Chris Avellone Fallout Interview, Part Two

The second part of Chris Avellone’s interview with Fallout fansite SugarBomber is now live, and while I’m sure the additional jabs at his former company Obsidian Entertainment will make the rounds, there is some interesting insight on the man’s design processes and his work on the series that I’d like to highlight this time around:

SB: Now onto New Vegas. Since you designed New Reno in Fallout 2, how did you and the other developers go about differentiating New Vegas from it? And what influence did you take from it (New Reno)?

CA: I don’t know if there were any conversations on differentiating New Vegas from New Reno, the level designers for the city might know (I don’t know if they played Fallout 2). BTW, New Reno wasn’t solely mine, I inherited the design from the Troika guys before they left Black Isle, so I had that template to build on (the crime families, the Enclave, jet production, etc.) The worst parts of New Reno you can blame me for, don’t blame the Troika guys. 😉

Looking back the only thing I regret in New Reno is that I should have cut out one of the crime families (four was too many with everything else that was going on) and made Myron more systemically valuable to the party (his combat build and crafting abilities weren’t helpful). Cassidy ended up being a better companion for systemic considerations, even with his heart condition. I did a post about companion design based on this learning experience a while back on the Obsidian forums, but I don’t know if it’s still up there (Obsidian locked me out of my profile after my departure, and they’ve refused to delete my account). The companion system design principles are not being used in recent Obsidian titles, so it may have been removed.

SB: I’m currently helping to write a Fallout 4 quest mod called “Realm of Dusk” (basically Fallout meets the Twilight Zone, check it out here!). I have one full length main quest written and it’s about 20 pages long. What is the process you go through when writing a quest, and how long does it usually take?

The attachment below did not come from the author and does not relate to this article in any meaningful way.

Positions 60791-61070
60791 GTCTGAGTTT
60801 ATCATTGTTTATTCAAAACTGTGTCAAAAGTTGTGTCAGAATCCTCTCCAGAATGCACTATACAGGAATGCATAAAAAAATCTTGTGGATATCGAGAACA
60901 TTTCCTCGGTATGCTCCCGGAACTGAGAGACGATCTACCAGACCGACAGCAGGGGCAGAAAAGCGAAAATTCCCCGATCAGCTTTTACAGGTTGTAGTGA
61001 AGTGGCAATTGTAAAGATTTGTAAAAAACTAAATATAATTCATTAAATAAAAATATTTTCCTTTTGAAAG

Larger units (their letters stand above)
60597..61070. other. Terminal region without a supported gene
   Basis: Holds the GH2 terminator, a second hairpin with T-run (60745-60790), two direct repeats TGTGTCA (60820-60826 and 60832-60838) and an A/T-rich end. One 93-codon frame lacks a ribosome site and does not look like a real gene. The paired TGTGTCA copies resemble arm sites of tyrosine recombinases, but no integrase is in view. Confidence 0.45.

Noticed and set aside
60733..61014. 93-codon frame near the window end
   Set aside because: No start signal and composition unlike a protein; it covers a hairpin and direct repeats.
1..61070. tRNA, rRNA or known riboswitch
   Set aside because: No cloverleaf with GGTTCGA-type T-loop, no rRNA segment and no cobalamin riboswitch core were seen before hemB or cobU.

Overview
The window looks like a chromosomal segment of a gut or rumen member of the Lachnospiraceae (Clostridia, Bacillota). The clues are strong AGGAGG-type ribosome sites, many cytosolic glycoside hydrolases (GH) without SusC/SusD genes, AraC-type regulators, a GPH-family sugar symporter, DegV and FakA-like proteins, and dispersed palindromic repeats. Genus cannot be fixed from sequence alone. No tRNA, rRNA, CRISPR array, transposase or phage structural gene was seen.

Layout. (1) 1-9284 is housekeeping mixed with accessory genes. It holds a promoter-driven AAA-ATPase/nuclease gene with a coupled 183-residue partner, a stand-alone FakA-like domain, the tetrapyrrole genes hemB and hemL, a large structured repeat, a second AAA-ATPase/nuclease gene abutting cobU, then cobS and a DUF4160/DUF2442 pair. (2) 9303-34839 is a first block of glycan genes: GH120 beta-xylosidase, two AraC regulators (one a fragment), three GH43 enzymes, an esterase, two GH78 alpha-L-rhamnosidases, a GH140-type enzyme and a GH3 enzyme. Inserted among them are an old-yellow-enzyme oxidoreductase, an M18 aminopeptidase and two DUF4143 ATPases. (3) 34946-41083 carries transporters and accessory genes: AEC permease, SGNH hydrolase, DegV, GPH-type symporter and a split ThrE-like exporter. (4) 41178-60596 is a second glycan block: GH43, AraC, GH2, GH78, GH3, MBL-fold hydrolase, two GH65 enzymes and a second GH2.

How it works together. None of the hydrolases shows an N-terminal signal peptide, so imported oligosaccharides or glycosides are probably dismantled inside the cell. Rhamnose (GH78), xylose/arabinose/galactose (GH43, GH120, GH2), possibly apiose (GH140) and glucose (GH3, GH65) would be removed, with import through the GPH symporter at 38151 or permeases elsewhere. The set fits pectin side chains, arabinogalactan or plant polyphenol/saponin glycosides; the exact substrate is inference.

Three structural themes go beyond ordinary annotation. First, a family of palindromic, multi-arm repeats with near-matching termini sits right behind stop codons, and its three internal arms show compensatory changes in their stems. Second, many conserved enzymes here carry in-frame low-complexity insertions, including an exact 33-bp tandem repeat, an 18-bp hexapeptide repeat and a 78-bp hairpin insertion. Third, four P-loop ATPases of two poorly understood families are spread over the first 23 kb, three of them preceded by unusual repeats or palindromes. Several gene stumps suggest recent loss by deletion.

CA: That’s a good question, and it depends on the game and the genre (which sounds obvious), but let’s use Fallout as the template. When working on Fallout 2, we’d either create or get a bullet-point list of quests (very brief), a list of all story ties that needed to be in the area to make other areas work, and then told to “go.” It wasn’t well organized (and a lot of area and quests also had to change hands for a variety of reasons – I inherited what remained of Vault City when one of our lead designers/studio head couldn’t make time for it) so we had to wrangle most of it ourselves.

I found the easiest way to manage it was to focus on each NPC quest giver, start with the origin NPC or quest trigger, establish the pacing points (and when to cut them off if a gameplay loop starts going on too long), make sure that each Fallout archetype brought something to the quest (or was at least considered for the completed quest – combat, stealth, talking, and psychological and factions as well – bad karma, good karma, slaver, etc.). So 20 pages for a quest wouldn’t be unheard of… well, as long as it includes dialogue. If it doesn’t include dialogue, then I’d strongly suggest making your quest design no longer than a page or two, stick to bullet-points, and get it implemented as fast as possible to start testing it out and see how it plays.

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